New Economics Papers
on Neuroeconomics
Issue of 2014‒06‒02
four papers chosen by

  1. Economic Behavior under Alcohol Influence: An Experiment on Time, Risk, and Social Preferences By Corazzini, Luca; Filippin, Antonio; Vanin, Paolo
  2. On the Robustness of Emotions and Behavior in a Power-to-Take Game Experiment By Fabio Galeotti
  3. Gender Gaps in Primary School Achievement: A Decomposition into Endowments and Returns to IQ and Non-cognitive Factors By Golsteyn, Bart H.H.; Schils, Trudie
  4. Probability weighting in different domains: the role of stakes, fungibility, and affect By Michał Krawczyk

  1. By: Corazzini, Luca (University of Padova); Filippin, Antonio (University of Milan); Vanin, Paolo (University of Bologna)
    Abstract: We report results from an incentivized laboratory experiment to provide controlled evidence on the causal effects of alcohol consumption on risk preferences, time perception and altruism. Our design allows disentangling the pharmacological effects of alcohol intoxication from those mediated by expectations, as we compare behaviors of three groups of subjects: those participating to an experiment with no reference to alcohol, those exposed to the possibility of consuming alcohol but assigned to a placebo and those having effectively consumed alcohol. Once randomly assigned to one treatment, subjects were administered a series of consecutive economic tasks, being the sequence kept constant across treatments. After controlling for both the willingness to pay and the potential misperception of probabilities as elicited in the experiment, we do not detect any effect of alcohol in depleting subjects' risk tolerance. On the contrary, we find that alcohol intoxication increases impatience. Moreover, we find that alcohol makes subjects less generous as we detect a negative relationship between the blood alcohol concentration and the amount of money donated to NGOs.
    Keywords: alcohol, risk preferences, impatience, laboratory experiment
    JEL: D03 I10 C91
    Date: 2014–05
  2. By: Fabio Galeotti (University of East Anglia)
    Abstract: An important branch of economic research on emotions has used power-to-take game experiments to study the impact of negative emotions, such as anger, irritation and contempt, on the decision to punish. We investigate experimentally to what extent the findings of this literature are driven by the particular punishment technology adopted, and whether the experience and background of the participants affect behavior and emotions in this context. We found that (a) negative emotions do still play an important role when the potential relevant confound is removed from the punishment technology; (b) subjects display a similar behavior under a punishment technology with a constant and variable ‘fine-to-fee’ ratio; (c) previous experience mediates how contempt impacts on the decision to punish; and (d) non-UK students experience similar emotions to UK students, but generally appropriate more resources than UK students.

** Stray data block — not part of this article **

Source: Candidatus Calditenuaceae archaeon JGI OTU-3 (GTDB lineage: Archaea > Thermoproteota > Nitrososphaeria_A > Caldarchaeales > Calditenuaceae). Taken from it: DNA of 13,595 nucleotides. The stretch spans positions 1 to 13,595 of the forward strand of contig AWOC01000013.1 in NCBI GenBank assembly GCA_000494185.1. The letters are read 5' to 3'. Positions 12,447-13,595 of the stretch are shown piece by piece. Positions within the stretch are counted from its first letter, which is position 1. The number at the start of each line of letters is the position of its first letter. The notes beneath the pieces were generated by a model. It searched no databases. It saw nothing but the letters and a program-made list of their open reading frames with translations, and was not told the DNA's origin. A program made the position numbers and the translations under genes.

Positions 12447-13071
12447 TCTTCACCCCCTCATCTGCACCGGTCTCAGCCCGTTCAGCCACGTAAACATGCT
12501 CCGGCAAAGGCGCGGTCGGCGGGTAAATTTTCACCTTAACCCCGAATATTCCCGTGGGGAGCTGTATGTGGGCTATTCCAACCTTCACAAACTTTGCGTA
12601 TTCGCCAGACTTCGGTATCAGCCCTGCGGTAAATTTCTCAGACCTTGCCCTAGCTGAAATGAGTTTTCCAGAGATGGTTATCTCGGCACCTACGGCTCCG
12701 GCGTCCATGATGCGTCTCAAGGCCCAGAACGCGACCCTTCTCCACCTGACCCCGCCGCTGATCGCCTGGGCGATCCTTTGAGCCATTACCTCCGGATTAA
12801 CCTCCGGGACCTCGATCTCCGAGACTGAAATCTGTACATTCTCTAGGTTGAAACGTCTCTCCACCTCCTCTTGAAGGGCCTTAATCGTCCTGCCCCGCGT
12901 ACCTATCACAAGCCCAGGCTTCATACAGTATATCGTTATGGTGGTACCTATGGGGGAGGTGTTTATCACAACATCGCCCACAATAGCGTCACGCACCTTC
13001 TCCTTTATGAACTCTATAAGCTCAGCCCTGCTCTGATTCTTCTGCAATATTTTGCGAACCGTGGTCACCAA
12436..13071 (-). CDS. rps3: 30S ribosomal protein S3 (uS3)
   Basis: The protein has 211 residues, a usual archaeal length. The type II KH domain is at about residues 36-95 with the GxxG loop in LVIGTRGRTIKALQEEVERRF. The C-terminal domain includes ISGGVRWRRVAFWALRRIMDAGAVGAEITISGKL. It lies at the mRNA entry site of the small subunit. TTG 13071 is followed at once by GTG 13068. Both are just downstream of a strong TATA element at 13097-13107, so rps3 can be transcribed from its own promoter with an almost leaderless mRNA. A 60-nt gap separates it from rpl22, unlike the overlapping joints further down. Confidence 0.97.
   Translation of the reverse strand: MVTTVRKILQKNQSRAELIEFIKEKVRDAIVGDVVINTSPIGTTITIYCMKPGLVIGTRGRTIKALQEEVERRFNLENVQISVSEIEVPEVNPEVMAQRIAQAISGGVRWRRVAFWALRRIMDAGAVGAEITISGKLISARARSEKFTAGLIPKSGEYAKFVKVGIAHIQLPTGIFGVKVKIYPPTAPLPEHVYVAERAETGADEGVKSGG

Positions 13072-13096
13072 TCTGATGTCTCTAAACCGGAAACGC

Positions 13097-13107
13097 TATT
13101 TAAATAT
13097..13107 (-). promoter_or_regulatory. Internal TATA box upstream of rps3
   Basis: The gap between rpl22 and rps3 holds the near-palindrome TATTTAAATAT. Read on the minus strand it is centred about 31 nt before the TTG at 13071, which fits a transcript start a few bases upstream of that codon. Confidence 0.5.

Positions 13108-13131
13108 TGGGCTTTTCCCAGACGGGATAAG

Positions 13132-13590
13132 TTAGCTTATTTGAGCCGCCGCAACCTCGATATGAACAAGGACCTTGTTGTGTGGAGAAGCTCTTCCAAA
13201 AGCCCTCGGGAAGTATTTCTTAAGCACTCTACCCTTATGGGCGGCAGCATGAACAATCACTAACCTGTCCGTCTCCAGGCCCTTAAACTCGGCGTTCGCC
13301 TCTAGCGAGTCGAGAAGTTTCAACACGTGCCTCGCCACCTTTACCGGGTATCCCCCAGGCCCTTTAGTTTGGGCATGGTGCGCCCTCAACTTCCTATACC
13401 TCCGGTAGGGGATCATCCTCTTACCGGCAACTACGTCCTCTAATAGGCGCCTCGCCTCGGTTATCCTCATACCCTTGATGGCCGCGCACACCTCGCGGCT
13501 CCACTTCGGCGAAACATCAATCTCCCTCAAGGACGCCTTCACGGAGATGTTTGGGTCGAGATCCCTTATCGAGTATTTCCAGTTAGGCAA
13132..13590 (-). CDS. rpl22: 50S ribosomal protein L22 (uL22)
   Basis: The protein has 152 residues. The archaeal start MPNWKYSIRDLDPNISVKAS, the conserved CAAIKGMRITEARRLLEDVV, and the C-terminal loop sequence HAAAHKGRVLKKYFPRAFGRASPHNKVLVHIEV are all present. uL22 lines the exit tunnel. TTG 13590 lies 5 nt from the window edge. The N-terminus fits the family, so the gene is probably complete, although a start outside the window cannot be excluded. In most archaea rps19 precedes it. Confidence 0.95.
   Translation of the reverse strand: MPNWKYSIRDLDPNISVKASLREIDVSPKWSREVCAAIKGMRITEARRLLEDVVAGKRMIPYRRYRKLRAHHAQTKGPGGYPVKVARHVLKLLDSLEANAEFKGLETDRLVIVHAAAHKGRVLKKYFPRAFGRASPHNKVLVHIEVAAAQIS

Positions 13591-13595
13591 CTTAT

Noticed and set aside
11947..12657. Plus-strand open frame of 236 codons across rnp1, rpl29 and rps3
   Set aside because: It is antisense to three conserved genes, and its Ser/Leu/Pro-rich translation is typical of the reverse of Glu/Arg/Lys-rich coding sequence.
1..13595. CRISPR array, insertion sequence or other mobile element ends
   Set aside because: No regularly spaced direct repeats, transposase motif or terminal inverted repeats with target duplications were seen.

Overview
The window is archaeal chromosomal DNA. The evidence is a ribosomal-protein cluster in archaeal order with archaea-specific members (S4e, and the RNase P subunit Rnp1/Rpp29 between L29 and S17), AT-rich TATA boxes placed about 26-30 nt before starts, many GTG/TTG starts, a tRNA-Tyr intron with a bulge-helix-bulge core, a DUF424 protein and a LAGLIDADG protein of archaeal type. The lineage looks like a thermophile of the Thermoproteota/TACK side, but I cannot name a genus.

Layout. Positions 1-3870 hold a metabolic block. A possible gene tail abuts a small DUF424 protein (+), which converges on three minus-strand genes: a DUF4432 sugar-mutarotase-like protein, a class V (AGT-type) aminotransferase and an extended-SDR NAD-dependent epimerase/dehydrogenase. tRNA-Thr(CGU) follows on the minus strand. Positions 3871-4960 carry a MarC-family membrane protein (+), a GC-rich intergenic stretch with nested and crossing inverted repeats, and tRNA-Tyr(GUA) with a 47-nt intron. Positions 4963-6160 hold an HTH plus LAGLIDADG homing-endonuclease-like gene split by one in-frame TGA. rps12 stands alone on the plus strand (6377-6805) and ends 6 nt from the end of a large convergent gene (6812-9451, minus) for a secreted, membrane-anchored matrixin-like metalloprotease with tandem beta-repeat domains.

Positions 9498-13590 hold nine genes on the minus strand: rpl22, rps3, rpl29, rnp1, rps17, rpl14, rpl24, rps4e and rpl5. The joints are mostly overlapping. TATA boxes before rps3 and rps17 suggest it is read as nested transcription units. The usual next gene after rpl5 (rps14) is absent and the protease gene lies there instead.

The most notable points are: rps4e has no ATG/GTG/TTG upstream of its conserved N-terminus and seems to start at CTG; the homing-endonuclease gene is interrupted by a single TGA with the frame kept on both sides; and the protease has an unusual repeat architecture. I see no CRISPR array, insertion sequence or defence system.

Date: 2013
  3. By: Golsteyn, Bart H.H. (Maastricht University); Schils, Trudie (Maastricht University)
    Abstract: In elementary school, girls typically outperform boys in languages and boys typically outperform girls in math. The determinants of these differences have remained largely unexplored. Using rich data from Dutch elementary schools, we decompose the differences in achievement into gender differences in endowments and returns to IQ and non-cognitive factors. This descriptive analysis is a thought experiment in which we show the consequences for school performance if girls and boys would have similar resources and take similar advantage of these resources. Our findings indicate that gender differences in resources with respect to social and instrumental skills and need for achievement can explain part of the differences in performance. Boys seem to be better equipped with these resources. Additionally, boys and girls employ their skills differently. Girls take more advantage of their IQ than boys. Yet, the largest part of this parameter effect is left unexplained by IQ and non-cognitive factors.
    Keywords: decomposition, achievement, education, gender, personality
    JEL: I21 I24
    Date: 2014–05
  4. By: Michał Krawczyk (Faculty of Economic Sciences, University of Warsaw)
    Abstract: This paper reports the results of a laboratory experiment in which probability weighting functions for risky gains were elicited non-parametrically in over 500 incentivized subjects. I compare probability weights for monetary rewards to two less fungible domains involving vouchers for different types of consumption, inducing stronger or weaker (positive) emotions. The level of stakes was also manipulated. I find that the probability to win monetary rewards is weighted almost linearly in the high stakes condition, the probability to win vouchers associated with positive affect is underweighted and the probability to win affect-poor vouchers is strongly underweighted. Substantial underweighting also prevails in all three domains in the low stakes condition.
    Keywords: prospect theory, probability weighting functions, fungibility, affect
    JEL: D81
    Date: 2014

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